The Challenges of Supply Chain Profitability

Topics: Supply chain management, Supply chain, Enterprise resource planning Pages: 17 (4997 words) Published: June 20, 2008
Running head: Supply Chain Profitability

The Challenges of Supply Chain Profitability

Graduate School of Management
Procurement and Contract Management

II.Value Chain Analysis
III.Value Chain Reference Model
A.Effects upon organization
B.Impact upon management

This paper describes the challenges of supply chains management. It examines the various areas that contribute to and organization's strategic planning operations to enhance its profitability. It identifies the various elements of value to supply chain operations. More importantly, it provides innovative ideas of forming networks with other organizations and suppliers to mobilize capabilities and resources to run smooth supply chain operations that will satisfy customers in the end. The paper also streamlines the common methods in organizations to evaluate their products and services to determine other approaches to add value to the entire network. Additionally, it stresses the significance of utilizing value chain methods to create value and optimize shareholder wealth.

In today’s business markets many companies are making great efforts towards moving away from the traditional operating environments to more strategic operations across familiar boundaries. The concern stems from rapid changes and developments in the marketplace, and companies are mobilizing their efforts to sharpen their competitive advantage.

Traditionally, organizations focused their attention on the overall product. But today, focus involves improving customer relations and satisfying the customers, which includes ensuring the right quality product, at the right time and for the right price. For that reason, companies must strategically evaluate their internal processes and mobilize their external operations for an effective and efficient overall supply chain.

Enterprises are becoming more integrated by automating their business processes, which allows them to focus on the core business aspects, and processes rather than the day-to-day management. Integration allows supply chain enterprises to partner up with other companies or suppliers to run the supply chain. And this enables enterprises to suitably compete in today’s marketplace. Thus, those enterprises that choose not to integrate with suppliers to collaborate information across the board will loose out against their competitors in the end.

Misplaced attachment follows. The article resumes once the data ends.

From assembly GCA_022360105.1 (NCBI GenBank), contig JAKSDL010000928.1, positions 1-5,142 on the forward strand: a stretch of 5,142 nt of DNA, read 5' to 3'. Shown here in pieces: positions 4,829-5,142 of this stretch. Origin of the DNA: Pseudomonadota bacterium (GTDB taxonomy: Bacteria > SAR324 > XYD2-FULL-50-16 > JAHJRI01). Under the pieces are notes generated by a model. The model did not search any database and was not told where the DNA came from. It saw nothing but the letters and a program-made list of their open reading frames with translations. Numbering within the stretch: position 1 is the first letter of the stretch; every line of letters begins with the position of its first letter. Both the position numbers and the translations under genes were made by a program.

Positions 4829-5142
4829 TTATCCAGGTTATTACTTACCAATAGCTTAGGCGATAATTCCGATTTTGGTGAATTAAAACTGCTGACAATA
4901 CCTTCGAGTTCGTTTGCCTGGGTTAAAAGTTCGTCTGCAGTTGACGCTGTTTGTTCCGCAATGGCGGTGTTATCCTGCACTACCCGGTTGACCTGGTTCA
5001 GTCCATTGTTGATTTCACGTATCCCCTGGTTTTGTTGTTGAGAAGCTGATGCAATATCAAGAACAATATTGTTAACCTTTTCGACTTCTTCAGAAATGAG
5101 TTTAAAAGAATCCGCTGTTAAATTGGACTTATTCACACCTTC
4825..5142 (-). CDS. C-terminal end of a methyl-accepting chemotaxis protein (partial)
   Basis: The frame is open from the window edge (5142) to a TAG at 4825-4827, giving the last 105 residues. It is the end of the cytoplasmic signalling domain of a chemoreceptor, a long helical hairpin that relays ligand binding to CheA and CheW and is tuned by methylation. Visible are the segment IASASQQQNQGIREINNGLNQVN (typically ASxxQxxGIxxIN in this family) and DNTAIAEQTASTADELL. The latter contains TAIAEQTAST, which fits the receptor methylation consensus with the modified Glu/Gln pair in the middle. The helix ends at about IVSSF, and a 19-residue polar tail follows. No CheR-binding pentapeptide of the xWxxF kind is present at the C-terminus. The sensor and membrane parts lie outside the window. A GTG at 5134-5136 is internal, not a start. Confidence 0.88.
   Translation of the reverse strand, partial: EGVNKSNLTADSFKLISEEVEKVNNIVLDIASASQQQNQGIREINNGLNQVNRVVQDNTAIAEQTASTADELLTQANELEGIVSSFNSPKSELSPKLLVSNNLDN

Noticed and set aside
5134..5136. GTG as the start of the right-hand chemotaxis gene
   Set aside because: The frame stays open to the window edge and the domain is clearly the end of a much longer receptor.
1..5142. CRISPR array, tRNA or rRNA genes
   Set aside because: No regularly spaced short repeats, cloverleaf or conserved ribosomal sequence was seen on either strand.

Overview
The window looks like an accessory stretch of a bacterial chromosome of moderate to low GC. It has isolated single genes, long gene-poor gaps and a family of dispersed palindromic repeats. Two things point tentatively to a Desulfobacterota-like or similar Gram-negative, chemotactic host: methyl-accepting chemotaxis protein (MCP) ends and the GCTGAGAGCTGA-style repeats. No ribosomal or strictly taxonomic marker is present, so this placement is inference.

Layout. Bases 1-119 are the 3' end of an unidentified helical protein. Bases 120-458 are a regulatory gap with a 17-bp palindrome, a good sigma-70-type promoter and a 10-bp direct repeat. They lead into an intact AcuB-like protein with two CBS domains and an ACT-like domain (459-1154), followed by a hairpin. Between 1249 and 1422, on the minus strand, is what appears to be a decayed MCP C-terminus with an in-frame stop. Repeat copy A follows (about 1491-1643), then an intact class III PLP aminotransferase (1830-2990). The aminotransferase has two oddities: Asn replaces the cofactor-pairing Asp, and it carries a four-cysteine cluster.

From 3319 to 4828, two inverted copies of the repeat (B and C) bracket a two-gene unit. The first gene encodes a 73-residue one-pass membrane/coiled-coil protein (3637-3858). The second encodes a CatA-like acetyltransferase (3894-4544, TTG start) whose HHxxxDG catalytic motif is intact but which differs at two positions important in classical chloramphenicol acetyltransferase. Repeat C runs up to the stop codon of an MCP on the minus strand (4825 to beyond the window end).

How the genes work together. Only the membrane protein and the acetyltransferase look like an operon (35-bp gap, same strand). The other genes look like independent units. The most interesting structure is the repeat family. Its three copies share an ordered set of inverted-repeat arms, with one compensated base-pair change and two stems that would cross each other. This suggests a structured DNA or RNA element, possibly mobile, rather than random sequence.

It is commonly known that customers wish to buy quality products and services at great prices. Equally, customers require value of the products and services they decide to purchase. Similarly, when organizations focus more attention on “value” as deemed in the eyes of the customers this is what drives competition in the marketplace. When customer requirements of value are not considered companies end up missing the whole picture or concept of competition. Conversely, an organization that consults with its customers to differentiate what they really want in terms of value, performance, accessibility, experience, and costs become more familiar with their clientele. Thus, these approaches tend to sustain customer satisfaction, growth and profitability. Supply Chain Risks

In order to prosper in today’s marketplace, it is necessary for enterprises to develop ways to structure effective networks and integrate them and other approaches that add value to the products with a network of suppliers and customers. This approach forms a critical element of competition that enhances accuracy and the speed of responding to the end customer.

There are inherent risks involved in supply chain operations. But with the proper knowledge, planning, technology and partnering relationships with other suppliers, managers are capable of reducing supply chain risk. For instance, if managers use flexibility they can coordinate...

References: Bowersox, D. J., Closs, D. J. & Cooper, M. B. (2006). Supply chain logistics management. McGraw-Hill Irwin.
Kothari, A. & Lackner, J. (2005). A value based approach to management. Journal of Business & Industrial Marketing, Vol. 21, No. 4, pp. 243-249. Emerald Group Publishing Limited. Retrieved November 9, 2007 from Emerald database.
Loh, T.C., Koh, C.L. and Simpson, M. (2006). An investigation of the value of becoming an extended enterprise. University of Sheffield, Management School. International Journal of Integrated Manufacturing. Vol. 19, No. 1, 49-58. Retrived November 9, 2007 from Emerald Database.
Mentzer, J.T. (2004). Global supply chain risk management. The University of Tennessee, Department of Marketing and Logistics. Retrived November 14, 2007 from Emerald Database.
Salmi, J. (1998). Improve your profitability through supply chain optimization. Roce Partners. Retrived November 14, 2007 from Emerald Database.
Unknown. (2006, October 18). Value chain. In Wikipedia, the free encyclopedia.
Retrieved November 14, 2007 from
Wang, C. L. & Ahmed, P. K. (2005). The knowledge value chain: a pragmatic knowledge implementation network. Handbook of Business Strategy pp. 321-326. Emerald Group Publishing Limited. Retrieved November 9, 2007 from Emerald database.
Continue Reading

Please join StudyMode to read the full document

You May Also Find These Documents Helpful

  • Essay on supply chain
  • Challenges in a Global Supply Chain Essay
  • Supply chain Management Essay
  • Supply Chains
  • Essay about Sustainable Supply Chain Management
  • supply chain task 2 Essay
  • Essay on supply chain
  • Maersk Green Supply Chain Essay

Become a StudyMode Member

Sign Up - It's Free